Hermaphrodite Flowers

“Any organism that can produce both male and female reproductive organs is labelled as a hermaphrodite”.

The flowering plants which show hermaphroditism are known as hermaphrodite flowers. They are also known as perfect or bisexual flowers.

Common examples of hermaphroditic flowers are roses, lilies, mangoes, daffodil, petunia, etc.

These plants can undergo self-pollination, and are not dependent on pollinators.



Monoecious plants are hermaphrodites, in the sense that they produce both male and female flowers, but both are not in the same flower. E.g. corn, maize.


Andromonoecy is when a plant produces both male and hermaphrodite flowers. It is very rare and is seen in some species of the grass family.


Gynomonoecy is the presence of both female and hermaphrodite flowers on a plant. It is poorly understood and is commonly found in the Asteraceae family.


Trimonoecy is a condition where the plant bears male, female and hermaphrodite flowers. It is found in coconut, Apiaceae and Anacardiaceae families.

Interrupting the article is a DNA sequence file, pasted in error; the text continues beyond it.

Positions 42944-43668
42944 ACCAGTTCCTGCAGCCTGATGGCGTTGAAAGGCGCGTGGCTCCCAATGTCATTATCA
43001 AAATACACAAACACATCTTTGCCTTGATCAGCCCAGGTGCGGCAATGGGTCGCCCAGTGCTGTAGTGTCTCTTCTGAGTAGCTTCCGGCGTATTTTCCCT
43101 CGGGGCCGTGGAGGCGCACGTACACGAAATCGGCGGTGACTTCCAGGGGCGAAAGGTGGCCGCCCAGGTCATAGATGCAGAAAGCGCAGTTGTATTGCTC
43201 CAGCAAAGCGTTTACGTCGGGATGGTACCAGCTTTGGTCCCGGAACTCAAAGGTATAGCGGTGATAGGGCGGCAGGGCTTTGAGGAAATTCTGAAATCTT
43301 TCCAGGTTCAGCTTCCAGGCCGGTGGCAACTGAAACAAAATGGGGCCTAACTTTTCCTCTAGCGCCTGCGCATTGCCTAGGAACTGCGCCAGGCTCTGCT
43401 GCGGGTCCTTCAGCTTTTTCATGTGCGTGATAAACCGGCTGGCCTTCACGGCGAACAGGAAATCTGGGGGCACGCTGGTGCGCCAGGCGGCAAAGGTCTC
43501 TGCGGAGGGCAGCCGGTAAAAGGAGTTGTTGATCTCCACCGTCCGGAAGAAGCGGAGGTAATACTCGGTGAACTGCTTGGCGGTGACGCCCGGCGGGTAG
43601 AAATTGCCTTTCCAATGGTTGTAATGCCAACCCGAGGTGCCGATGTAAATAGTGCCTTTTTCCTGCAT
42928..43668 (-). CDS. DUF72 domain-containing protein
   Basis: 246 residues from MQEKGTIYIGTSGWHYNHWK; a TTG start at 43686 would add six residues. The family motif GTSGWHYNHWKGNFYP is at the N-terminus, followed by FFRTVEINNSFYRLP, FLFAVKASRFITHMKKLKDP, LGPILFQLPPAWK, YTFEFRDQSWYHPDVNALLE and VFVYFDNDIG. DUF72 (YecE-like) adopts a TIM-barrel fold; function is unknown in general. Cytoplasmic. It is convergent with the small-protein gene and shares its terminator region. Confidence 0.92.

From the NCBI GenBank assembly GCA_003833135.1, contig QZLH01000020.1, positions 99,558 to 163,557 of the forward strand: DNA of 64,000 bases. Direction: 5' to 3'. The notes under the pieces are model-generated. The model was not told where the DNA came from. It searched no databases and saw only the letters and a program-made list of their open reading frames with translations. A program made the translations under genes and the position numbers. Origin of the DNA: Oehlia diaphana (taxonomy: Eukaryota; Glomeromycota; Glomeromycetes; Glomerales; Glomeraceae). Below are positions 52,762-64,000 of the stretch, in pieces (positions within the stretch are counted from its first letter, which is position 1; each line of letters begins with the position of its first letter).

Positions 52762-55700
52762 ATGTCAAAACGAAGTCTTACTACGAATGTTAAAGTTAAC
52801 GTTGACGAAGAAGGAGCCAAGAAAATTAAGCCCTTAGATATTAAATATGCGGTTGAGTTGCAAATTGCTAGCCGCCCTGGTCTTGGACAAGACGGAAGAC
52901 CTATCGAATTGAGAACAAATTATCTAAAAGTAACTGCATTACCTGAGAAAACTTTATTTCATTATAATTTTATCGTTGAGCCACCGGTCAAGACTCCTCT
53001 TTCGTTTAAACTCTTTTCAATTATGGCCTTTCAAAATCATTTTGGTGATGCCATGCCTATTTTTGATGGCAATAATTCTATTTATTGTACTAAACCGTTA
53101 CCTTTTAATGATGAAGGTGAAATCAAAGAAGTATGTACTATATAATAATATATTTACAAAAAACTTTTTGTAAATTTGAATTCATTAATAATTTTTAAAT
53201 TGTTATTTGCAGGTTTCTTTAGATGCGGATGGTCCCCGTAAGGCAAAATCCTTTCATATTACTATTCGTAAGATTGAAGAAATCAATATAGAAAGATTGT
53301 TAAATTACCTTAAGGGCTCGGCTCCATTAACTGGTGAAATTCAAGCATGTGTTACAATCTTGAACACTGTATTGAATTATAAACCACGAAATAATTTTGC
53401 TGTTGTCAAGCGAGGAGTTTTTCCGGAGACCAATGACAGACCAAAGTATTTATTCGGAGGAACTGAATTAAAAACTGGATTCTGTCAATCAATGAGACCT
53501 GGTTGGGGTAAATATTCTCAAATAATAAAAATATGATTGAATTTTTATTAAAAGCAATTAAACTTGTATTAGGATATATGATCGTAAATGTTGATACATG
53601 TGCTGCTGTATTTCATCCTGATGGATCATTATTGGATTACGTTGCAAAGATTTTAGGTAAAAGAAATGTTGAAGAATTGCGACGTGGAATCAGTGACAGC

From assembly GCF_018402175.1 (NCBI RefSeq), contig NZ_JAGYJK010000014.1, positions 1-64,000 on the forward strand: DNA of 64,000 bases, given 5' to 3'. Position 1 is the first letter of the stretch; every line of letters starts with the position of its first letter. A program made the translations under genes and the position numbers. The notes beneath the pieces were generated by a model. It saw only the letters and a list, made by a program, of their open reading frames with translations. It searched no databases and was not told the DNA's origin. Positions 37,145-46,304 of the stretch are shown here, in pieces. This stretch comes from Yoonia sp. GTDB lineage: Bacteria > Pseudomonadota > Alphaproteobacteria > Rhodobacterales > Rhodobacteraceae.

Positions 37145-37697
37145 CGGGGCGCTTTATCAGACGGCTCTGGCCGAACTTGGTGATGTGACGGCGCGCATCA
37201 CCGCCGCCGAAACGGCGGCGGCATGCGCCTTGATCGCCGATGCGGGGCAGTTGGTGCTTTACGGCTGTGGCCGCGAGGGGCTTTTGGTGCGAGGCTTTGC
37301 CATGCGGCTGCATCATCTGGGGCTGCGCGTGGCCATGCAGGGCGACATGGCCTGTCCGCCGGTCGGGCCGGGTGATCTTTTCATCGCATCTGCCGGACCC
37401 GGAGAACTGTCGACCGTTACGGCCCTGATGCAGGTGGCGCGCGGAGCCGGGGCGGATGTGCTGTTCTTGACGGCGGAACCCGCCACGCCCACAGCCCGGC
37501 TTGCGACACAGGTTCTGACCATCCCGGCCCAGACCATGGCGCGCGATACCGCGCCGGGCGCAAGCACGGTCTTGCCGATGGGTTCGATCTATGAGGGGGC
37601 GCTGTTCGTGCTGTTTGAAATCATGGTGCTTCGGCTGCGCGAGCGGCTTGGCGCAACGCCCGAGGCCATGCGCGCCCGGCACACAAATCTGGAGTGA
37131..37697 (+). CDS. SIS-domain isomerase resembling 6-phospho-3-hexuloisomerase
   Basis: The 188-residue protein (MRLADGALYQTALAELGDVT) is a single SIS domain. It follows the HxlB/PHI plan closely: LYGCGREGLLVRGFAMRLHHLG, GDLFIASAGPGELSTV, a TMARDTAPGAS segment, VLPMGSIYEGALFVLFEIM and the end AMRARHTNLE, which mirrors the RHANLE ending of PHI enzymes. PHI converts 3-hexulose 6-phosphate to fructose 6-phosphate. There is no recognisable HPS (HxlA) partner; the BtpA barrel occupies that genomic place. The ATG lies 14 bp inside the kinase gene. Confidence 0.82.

Though self-pollination is very common in plants, many of them evolved to sequential hermaphroditism. Sequential hermaphroditism is when plants transform from a male to a female or a female to a male for fertilisation purposes. E.g. Arisaema, striped male.

Also Read:

Explore BYJU’S Biology to learn more.

Frequently Asked Questions


Is Rose a hermaphrodite flower?

Yes, the rose is a hermaphrodite flower. It contains both stamens and ovary in the same flower.


Which flowers have both male and female parts?

Hermaphrodite or perfect flowers have both male and female parts.


What type of pollination can a hermaphrodite flower show?

A hermaphrodite flower shows self-pollination.


How will you know if the flower has both female and male parts?

A pistil is usually present in the centre of the flower and stamens are found around the pistil.


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